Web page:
Since the OP has not come back forever, I think it is safe to go off just a little. This thread has already become more of a conversation about Warmblood vs. Draft and rider skill.

    This video is interesting to me and might be to many of you.

    http://www.youtube.com/watch?feature...&v=sK3TzBuGN0w

    Now, my point in posting that is again the importance of the RIDER in dressage. Totila is to me, one of the most lovely dressage horses (we all have our favorites) and I was sad when Gal was no longer his rider. He isn't the same. If you had 10 warmbloods (no matter how great they were) and put a mediocre rider on them, they still wouldn't go to the highest levels. The same for every horse out there. It is a team sport really. Rider and horse must BOTH be of a level of talent to go to the higher levels. When a thread like this comes up with a novice/beginner rider asking what horse to buy for dressage, my answer is still going to be, the breed that works for them overall. Unless they have unlimited resources, drive more then the average person and a will to get to higher levels in record time. They will NOT get there on their first horse.

    I have always been a root for the underdog person. I would still love to see many more very talented dressage riders take the challenge with less popular breeds and see what they could do with them. All that said, I LOVE a good warmblood as well. I just think part of riding is the challenge and doing things a bit out of the box adds to that.
    jaydee likes this.
         
        12-14-2012, 09:11 AM
      #124
    Weanling
    Very well said Inga - my thooughts entirely.

    This is why Airthrey Highlander is such a good example of a very everyday horse that has gone to the top because he has a brillient rider on board.

    Give this rider a Totillas and he would be world class. I love Totillas and it breaks my heart to see him with anyone else. Edward Gal and Totillas were the truly rare partnership.
         
        12-14-2012, 01:38 PM
      #125
    Super Moderator
    Quote:
    Originally Posted by ~*~anebel~*~    
    See the fun thing about being an Olympic sport means that the scoring is standardized, regardless of the country. As well there's this website called Eurodressage where scores from most CDIs are posted (anyone who stalks me enough can find some scores of mine on there) and another website called FEITV where you can also watch CDIs in Europe...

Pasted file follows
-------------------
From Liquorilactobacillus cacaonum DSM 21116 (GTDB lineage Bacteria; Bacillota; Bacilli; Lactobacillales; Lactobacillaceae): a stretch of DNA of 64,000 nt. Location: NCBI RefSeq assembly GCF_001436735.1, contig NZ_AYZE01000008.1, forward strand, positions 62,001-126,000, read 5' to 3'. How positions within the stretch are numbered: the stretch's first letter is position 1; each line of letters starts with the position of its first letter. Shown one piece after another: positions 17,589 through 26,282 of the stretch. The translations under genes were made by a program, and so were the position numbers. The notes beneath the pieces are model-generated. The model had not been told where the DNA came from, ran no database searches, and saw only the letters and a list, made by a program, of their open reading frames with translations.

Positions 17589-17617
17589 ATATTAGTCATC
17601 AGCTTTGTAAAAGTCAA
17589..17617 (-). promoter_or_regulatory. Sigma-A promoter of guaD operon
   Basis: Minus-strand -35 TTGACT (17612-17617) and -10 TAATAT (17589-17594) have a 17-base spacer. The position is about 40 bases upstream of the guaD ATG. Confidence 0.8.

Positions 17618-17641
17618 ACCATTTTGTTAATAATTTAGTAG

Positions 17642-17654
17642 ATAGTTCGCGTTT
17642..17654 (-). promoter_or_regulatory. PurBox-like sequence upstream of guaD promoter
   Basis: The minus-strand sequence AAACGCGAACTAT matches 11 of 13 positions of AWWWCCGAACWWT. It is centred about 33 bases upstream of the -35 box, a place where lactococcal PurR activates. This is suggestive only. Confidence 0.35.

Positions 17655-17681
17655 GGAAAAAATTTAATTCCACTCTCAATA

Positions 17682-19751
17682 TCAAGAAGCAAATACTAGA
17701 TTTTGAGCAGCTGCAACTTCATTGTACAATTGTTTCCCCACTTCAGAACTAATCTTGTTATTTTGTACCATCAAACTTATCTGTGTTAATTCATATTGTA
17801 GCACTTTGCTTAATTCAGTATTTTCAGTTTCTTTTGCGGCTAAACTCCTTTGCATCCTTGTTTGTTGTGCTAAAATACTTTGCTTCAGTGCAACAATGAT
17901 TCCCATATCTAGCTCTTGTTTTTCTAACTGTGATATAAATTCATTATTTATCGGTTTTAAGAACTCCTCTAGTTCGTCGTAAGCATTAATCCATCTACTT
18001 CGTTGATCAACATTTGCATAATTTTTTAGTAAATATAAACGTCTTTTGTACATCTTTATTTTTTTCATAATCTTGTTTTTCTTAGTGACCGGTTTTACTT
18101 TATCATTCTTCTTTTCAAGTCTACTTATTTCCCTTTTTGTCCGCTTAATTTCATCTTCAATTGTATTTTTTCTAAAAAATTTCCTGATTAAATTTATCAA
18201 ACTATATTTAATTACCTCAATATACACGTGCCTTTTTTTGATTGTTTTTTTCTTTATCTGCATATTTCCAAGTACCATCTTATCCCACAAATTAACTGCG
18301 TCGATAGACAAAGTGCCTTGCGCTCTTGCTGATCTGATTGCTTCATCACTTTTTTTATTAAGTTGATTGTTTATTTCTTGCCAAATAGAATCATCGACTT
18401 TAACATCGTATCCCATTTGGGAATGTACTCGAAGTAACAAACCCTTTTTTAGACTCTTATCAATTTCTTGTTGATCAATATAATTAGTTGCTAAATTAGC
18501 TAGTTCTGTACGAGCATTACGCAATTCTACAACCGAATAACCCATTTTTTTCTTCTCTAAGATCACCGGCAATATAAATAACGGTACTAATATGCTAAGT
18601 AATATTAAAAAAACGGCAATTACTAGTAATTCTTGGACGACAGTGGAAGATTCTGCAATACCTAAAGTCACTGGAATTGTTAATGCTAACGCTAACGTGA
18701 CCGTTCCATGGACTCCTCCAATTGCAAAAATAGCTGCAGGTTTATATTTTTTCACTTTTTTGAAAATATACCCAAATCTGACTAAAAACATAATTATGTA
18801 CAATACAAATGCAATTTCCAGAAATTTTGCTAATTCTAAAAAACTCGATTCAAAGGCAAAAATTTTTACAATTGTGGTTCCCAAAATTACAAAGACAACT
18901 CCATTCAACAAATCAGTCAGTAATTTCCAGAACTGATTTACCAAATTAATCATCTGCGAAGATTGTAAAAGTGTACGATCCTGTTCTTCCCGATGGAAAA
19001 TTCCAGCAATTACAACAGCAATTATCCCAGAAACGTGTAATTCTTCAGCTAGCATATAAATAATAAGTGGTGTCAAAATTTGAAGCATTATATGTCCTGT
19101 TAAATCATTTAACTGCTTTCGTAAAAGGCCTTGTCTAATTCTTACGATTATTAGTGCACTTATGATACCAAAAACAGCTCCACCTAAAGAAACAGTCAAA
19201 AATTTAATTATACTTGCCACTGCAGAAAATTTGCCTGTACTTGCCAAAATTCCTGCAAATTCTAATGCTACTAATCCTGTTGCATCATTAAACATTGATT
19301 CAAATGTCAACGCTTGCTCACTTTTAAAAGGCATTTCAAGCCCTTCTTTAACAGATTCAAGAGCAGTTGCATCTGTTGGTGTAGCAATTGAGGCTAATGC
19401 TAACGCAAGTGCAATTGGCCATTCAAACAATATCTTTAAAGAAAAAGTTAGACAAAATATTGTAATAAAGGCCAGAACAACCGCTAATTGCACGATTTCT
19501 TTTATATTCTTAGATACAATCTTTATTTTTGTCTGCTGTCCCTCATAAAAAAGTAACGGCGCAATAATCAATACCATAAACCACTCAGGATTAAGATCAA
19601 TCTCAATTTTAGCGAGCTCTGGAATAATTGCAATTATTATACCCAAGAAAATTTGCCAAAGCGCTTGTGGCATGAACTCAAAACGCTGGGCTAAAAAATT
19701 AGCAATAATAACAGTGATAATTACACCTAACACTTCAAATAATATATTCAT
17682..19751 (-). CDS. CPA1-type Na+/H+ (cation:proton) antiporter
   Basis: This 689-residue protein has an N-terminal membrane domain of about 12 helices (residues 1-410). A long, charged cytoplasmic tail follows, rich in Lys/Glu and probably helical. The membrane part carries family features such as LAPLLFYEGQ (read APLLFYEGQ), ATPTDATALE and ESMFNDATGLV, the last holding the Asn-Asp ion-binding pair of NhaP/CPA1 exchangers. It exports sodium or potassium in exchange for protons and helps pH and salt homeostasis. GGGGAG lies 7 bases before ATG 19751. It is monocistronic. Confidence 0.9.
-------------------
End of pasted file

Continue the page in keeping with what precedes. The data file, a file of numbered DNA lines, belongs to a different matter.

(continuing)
Quote:
    Originally Posted by ~*~anebel~*~    
    Your argument is invalid.

    Posted via Mobile Device

    Anebel - It was no argument. It is a statement based on fact. Yes scoring is standardised but judges are not - they are human beings and each one sees something different in a horse (or whatever else they happen to be judging) Until someone invents a robotic judge this will never change.
    Its common knowledge that the better and more experienced the judge the more faults they will see in a performance. I know which type I would prefer to have instruction from.
    I have one particular friend who avoids one judge in the UK because she always marks her down on one particular thing and yet others don't.
    Similar things happen in the showring - its just a fact of life that you have to get used to
    You make so many good contributions to threads and then let yourself down by making spiteful remarks that weren't called for. That's a shame
    I'm also struggling to think why anyone would be bothered to 'stalk' anyone on this Forum. Why would someone even be bothered to do that? I thought that was reserved for people with celebrity status or the victims of psychopaths and I don't imagine they would be interested in your dressage scores!!!
    I havent see anyone call you an elitist bitch either so calm down and lose the paranoia
    Top dressage riders all over the UK are currently doing all they can to promote the sport and remove its elitist image. The focus of this is to get people in at the bottom level regardless of if they will ever progress higher because the sport needs the money to survive just like any other does.
    Not everyone starting out can afford a great horse but they can still put in the effort to make it the best they can and winning should never be everything - more important is the satisfaction that you have done the best you can with what you have and the pleasure you get out of it
    You may say that you don't think that only WB's are entitled to compete in dressage but you certainly make a good job of giving that impression
    If it gets people out there participating then to me it really doesnt matter if they ride a shetland or a shire horse
    How many people do you actually think can afford to compete at anything above mid level? Not a lot.
    Taffy Clayton and Tnavas like this.
         
        12-14-2012, 03:40 PM
      #126
    Green Broke
    Quote:
    Originally Posted by Inga    
    If you had 10 warmbloods (no matter how great they were) and put a mediocre rider on them, they still wouldn't go to the highest levels.
    This this this and THIS.

    I rode an FEI level dressage horse. Twice. He was DIVINE and I will never forget riding him. Have never had so much fun doing dressage.